Scribes in Egypt: Brilliant Practitioners of the Outstanding Profession – Part II
Scribes were counted among the elite in ancient Egypt and led charmed, yet challenging, lives. They influenced virtually every sphere of the public and private affairs of the citizenry to an astounding degree. Be it the Pharaoh or lay person - everyone needed the services of scribes. This catapulted their lot into a different league altogether; one that would bring them great acclaim and accolades, and even controversy at times. Scribes mostly rendered their services in the royal court, temples and administrative offices. However, their other noteworthy achievements were the result of collaborating with workers in departments such as the army, and the vast numbers of artisans and architects.
Nebamun, a middle-ranking official ‘scribe and grain accountant’ during the New Kingdom is shown hunting in the marshes, in a scene from his tomb-chapel. His name was translated as ‘My Lord is Amun’, and his association with the temple, coupled with the importance of grain supplies to Egypt, meant that he was a person of considerable practical importance. British Museum .
Did Women Serve as Scribes?
Due to the general lack of representations of women with scribal tools such as the palette and brush/pen in art; a general misconception prevails that ladies in ancient Egypt were unlettered. This is far from the truth, as in no way does it imply that women did not learn to read and write. Gaining literacy and being a scribe are two different things. For example, we know that Queen Tiye had her own library; but, was she a ‘scribe’ in the literal sense? Those women who were literate usually served in the medical profession - writing or translating texts pertaining to that field. It is also a certainty that many of the temple priestesses were highly-educated women.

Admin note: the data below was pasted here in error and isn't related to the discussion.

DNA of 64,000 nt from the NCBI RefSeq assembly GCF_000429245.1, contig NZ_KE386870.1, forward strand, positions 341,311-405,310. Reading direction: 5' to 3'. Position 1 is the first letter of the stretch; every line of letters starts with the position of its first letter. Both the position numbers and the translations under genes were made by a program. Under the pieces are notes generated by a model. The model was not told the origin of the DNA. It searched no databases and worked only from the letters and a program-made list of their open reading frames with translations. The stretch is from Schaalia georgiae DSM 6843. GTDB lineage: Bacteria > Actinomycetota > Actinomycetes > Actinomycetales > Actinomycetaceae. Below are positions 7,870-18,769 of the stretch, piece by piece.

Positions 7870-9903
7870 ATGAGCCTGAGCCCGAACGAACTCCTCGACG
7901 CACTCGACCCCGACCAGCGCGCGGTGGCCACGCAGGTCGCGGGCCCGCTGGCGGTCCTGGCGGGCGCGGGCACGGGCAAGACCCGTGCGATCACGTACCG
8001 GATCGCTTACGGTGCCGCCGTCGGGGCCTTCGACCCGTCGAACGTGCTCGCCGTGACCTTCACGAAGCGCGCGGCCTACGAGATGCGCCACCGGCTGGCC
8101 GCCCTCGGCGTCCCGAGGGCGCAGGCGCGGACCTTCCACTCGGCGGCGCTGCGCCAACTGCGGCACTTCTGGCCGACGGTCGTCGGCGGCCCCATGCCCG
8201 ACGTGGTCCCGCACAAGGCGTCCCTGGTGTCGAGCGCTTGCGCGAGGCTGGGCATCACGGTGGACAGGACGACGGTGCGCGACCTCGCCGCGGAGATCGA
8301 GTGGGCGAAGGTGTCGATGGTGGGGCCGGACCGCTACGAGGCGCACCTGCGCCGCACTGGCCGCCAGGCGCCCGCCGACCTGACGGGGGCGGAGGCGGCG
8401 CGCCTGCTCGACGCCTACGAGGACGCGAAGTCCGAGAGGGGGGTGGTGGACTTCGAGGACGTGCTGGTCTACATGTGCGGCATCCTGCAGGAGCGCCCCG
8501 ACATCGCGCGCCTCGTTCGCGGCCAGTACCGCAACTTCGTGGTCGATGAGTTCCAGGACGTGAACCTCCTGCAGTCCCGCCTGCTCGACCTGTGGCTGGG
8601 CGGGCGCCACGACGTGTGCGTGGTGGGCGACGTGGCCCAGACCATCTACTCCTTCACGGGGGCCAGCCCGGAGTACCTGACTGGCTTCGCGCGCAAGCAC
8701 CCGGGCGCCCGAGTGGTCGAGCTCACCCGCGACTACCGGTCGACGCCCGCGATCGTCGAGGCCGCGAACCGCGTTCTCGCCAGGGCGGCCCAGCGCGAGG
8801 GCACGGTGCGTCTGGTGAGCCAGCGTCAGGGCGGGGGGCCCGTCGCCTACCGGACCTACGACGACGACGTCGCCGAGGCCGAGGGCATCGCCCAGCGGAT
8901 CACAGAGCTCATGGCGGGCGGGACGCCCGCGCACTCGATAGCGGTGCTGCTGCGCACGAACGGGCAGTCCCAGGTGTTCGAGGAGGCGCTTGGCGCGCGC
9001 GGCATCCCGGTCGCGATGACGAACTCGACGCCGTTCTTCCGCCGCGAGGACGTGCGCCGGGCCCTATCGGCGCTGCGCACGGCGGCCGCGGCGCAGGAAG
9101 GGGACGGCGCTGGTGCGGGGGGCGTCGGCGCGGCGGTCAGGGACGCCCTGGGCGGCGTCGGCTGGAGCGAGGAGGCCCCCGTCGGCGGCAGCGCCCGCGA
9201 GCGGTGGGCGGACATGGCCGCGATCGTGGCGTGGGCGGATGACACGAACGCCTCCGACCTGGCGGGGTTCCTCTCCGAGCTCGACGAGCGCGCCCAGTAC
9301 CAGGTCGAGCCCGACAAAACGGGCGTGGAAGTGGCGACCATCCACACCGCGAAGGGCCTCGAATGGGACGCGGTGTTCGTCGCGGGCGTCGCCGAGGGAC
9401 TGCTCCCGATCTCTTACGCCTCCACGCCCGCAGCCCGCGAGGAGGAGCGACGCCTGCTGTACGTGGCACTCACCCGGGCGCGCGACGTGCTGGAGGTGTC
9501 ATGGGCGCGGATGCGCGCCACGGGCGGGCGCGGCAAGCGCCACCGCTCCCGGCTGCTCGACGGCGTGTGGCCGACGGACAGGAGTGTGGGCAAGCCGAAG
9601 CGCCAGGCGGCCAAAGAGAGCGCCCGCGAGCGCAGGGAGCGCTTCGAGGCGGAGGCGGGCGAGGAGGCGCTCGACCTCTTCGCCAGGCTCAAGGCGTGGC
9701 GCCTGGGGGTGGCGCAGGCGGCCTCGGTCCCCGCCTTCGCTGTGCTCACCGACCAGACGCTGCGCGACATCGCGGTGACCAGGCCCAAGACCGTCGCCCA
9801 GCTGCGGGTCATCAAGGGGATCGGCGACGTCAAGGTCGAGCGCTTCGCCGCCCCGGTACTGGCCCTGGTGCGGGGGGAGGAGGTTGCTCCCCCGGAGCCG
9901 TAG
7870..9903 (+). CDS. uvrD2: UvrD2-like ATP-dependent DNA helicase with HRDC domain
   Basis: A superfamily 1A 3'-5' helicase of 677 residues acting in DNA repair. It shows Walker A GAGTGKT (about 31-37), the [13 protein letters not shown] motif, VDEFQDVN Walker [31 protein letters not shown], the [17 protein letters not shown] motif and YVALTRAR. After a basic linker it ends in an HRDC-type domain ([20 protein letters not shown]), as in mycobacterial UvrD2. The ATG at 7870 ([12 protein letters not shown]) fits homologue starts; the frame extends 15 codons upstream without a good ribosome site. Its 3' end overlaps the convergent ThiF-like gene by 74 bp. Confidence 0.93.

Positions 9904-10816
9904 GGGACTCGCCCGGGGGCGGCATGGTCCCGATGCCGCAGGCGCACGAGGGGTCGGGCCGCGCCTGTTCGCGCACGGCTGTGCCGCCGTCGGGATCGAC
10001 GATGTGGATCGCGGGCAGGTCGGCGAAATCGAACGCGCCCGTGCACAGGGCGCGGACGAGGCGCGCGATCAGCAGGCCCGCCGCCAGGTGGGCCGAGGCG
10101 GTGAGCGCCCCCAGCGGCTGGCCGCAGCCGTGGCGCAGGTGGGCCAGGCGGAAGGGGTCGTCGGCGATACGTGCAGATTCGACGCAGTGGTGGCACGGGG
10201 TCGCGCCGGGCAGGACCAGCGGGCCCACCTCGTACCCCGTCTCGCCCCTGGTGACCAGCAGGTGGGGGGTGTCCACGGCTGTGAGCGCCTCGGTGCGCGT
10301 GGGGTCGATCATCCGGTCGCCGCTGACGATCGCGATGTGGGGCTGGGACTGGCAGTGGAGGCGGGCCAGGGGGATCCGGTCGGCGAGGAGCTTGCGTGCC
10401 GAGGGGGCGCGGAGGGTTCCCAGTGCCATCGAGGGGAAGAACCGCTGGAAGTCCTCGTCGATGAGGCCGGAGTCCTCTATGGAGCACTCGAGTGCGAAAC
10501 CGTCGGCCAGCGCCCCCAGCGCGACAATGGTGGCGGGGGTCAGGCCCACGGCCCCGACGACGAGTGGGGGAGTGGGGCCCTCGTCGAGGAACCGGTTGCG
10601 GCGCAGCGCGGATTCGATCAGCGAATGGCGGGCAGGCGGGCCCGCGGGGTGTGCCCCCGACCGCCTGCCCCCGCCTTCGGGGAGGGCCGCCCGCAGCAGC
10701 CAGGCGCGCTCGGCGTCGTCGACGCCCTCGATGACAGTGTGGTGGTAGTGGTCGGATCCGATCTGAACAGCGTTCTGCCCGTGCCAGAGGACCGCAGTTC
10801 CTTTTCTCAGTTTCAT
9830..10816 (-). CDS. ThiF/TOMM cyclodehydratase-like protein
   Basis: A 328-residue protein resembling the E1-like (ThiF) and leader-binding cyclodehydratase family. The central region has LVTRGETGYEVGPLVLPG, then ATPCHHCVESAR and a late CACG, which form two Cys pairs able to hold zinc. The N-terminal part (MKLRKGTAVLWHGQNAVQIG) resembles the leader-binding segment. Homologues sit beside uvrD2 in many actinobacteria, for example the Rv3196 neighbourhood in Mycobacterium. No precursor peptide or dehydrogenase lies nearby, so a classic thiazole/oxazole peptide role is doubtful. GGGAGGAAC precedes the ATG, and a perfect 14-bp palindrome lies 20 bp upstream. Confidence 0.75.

On the Southern Part of the East Wall of Horemheb’s Saqqaran tomb, military scribes, magnificently represented, scrupulously record the details of long files of prisoners escorted by Egyptian soldiers (not in pic). This depiction is often speculated to represent women scribes.
Egyptological researcher, Gitta Warnemünde, informed the present writer: “Hellmut Brunner writes that there was one female scribe ‘in the entourage of a queen of the 13th Dynasty’ and another one from the 26th Dynasty as an official to a God’s Wife of Amun.
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Independent researcher and playwright Anand Balaji is an Ancient Origins guest writer and author of Sands of Amarna: End of Akhenaten.
The author expresses his gratitude to Marcel Maessen , t3.wy Projects for granting permission to use exclusive photographs of rare Tutankhamun-era artifacts.
[The author thanks Dr Chris Naunton , Merja Attia , Heidi Kontkanen , Leslie D. Black and Leena Pekkalainen for granting permission to use their photographs. The public archives of the Metropolitan Museum of Art can be accessed here.]
Top Image: We can understand the progression of decoration in an ancient Egyptian tomb by analyzing the images present in KV57, the tomb of King Horemheb - the last pharaoh of the 18th Dynasty - in the Valley of the Kings. (Image : Dr Chris Naunton )
By Anand Balaji